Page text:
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As the Roman Republic, and later the Roman Empire, expanded, it came to include people from a variety of cultures, and religions. The worship of an ever increasing number of deities was tolerated and accepted. The government, and the Romans in general, tended to be tolerant towards most religions and cults. Some religions were banned for political reasons rather than dogmatic zeal, and other rites which involved human sacrifice were banned.

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  • As the Roman Republic, and later the Roman Empire, expanded, it came to include people from a variety of cultures, and religions. The worship of an ever increasing number of deities was tolerated and accepted. The government, and the Romans in general, tended to be tolerant towards most religions and cults. Some religions were banned for political reasons rather than dogmatic zeal, and other rites which involved human sacrifice were banned.
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  • Religious persecution in the Roman Empire
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  • As the Roman Republic, and later the Roman Empire, expanded, it came to include people from a variety of cultures, and religions. The worship of an ever increasing number of deities was tolerated and accepted. The government, and the Romans in general, tended to be tolerant towards most religions and cults. Some religions were banned for political reasons rather than dogmatic zeal, and other rites which involved human sacrifice were banned. In the Christian era, when Christianity became the state church of the Roman Empire, the Church came to accept it was the Emperor's duty to use secular power to enforce religious unity. Anyone within the church who did not subscribe to Catholic Christianity was seen as a threat to the dominance and purity of the "one true faith" and they saw it as their right to defend this by all means at their disposal. This led to persecution of pagans by the Christian authorities and populace after its institution as the state religion.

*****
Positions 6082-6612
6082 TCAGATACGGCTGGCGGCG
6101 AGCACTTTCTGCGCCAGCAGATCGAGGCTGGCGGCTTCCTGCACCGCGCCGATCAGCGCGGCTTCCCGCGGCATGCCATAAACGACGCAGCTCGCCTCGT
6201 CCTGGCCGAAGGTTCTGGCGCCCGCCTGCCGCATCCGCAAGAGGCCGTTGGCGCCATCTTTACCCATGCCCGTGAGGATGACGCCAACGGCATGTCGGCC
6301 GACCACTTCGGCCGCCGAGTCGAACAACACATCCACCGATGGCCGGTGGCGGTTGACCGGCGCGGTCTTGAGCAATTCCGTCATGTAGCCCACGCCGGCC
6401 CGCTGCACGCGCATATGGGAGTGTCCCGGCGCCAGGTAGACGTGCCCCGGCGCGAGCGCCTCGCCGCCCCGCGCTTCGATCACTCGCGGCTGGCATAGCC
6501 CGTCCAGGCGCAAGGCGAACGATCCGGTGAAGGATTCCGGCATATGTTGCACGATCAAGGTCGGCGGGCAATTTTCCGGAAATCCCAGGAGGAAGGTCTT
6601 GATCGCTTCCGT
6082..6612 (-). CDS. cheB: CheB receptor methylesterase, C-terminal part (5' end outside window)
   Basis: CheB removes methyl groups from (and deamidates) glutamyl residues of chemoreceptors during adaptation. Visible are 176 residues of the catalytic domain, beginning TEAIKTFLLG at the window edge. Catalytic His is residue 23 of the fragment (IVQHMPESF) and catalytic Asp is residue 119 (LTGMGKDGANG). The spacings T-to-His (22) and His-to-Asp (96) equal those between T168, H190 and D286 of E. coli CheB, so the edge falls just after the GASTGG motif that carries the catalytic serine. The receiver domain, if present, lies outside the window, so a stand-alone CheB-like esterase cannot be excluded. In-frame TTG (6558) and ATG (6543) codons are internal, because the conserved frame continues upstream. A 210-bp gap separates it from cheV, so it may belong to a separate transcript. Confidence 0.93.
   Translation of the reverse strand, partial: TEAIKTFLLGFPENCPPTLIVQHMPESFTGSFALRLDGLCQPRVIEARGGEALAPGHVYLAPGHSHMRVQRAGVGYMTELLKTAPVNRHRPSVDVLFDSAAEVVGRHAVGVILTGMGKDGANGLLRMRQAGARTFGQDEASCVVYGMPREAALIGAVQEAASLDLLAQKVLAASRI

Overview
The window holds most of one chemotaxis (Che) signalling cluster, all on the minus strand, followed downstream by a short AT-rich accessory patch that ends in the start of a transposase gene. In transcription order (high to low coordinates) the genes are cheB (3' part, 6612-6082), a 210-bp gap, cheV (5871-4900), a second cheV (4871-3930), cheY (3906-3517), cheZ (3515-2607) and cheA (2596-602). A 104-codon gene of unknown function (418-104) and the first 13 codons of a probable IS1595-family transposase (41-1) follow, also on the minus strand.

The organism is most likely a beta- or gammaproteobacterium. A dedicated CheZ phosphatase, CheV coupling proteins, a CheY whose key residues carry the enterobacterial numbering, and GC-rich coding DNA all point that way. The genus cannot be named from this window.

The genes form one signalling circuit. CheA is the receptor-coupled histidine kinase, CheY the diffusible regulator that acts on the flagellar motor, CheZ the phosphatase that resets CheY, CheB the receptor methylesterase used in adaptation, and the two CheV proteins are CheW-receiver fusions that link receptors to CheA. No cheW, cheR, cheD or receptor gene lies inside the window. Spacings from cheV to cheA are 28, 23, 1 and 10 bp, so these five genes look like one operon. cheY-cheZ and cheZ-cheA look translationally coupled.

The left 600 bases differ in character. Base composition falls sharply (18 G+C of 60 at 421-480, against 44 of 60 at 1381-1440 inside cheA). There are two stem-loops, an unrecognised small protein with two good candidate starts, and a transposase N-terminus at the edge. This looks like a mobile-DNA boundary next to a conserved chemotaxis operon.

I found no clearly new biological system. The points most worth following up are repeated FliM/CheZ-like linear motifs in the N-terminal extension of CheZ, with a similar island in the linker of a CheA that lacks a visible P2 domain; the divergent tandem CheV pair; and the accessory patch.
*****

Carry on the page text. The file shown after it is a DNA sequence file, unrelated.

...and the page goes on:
• necaise they did
  • As the Roman Republic, and later the Roman Empire, expanded, it came to include people from a variety of cultures, and religions. The worship of an ever increasing number of deities was tolerated and accepted. The government, and the Romans in general, tended to be tolerant towards most religions and cults. Some religions were banned for political reasons rather than dogmatic zeal, and other rites which involved human sacrifice were banned. People were green and ate limes In the Christian era, when Christianity became the state church of the Roman Empire, the Church came to accept it was the Emperor's duty to use secular power to enforce religious unity. Anyone within the church who did not subscribe to Catholic Christianity was seen as a threat to the dominance and purity of the "one true faith" and they saw it as their right to defend this by all means at their disposal. This led to persecution of pagans by the Christian authorities and populace after its institution as the state religion.
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